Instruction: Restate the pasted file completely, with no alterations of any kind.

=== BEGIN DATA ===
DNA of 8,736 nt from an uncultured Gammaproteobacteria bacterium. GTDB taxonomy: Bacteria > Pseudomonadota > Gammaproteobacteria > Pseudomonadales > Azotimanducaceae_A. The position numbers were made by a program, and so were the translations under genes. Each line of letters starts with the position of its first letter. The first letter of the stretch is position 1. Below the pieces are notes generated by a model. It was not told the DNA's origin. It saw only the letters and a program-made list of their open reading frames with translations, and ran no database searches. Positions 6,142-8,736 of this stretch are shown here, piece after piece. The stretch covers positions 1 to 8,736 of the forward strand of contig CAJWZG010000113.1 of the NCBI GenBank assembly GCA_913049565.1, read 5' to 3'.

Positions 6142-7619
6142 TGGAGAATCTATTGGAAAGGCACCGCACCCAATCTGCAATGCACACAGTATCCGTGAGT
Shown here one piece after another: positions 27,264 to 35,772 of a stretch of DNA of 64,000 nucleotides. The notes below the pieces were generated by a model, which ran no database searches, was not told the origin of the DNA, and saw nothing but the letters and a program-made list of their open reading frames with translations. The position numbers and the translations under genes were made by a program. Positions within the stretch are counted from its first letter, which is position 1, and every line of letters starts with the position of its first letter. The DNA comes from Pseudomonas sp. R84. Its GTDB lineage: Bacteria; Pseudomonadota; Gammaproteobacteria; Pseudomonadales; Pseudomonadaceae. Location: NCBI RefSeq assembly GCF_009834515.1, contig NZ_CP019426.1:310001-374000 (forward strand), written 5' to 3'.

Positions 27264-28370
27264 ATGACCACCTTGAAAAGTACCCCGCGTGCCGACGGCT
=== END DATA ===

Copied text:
DNA of 8,736 nt from an uncultured Gammaproteobacteria bacterium. GTDB taxonomy: Bacteria > Pseudomonadota > Gammaproteobacteria > Pseudomonadales > Azotimanducaceae_A. The position numbers were made by a program, and so were the translations under genes. Each line of letters starts with the position of its first letter. The first letter of the stretch is position 1. Below the pieces are notes generated by a model. It was not told the DNA's origin. It saw only the letters and a program-made list of their open reading frames with translations, and ran no database searches. Positions 6,142-8,736 of this stretch are shown here, piece after piece. The stretch covers positions 1 to 8,736 of the forward strand of contig CAJWZG010000113.1 of the NCBI GenBank assembly GCA_913049565.1, read 5' to 3'.

Positions 6142-7619
6142 TGGAGAATCTATTGGAAAGGCACCGCACCCAATCTGCAATGCACACAGTATCCGTGAGT
Shown here one piece after another: positions 27,264 to 35,772 of a stretch of DNA of 64,000 nucleotides. The notes below the pieces were generated by a model, which ran no database searches, was not told the origin of the DNA, and saw nothing but the letters and a program-made list of their open reading frames with translations. The position numbers and the translations under genes were made by a program. Positions within the stretch are counted from its first letter, which is position 1, and every line of letters starts with the position of its first letter. The DNA comes from Pseudomonas sp. R84. Its GTDB lineage: Bacteria; Pseudomonadota; Gammaproteobacteria; Pseudomonadales; Pseudomonadaceae. Location: NCBI RefSeq assembly GCF_009834515.1, contig NZ_CP019426.1:310001-374000 (forward strand), written 5' to 3'.

Positions 27264-28370
27264 ATGACCACCTTGAAAAGTACCCCGCGTGCCGACGGCT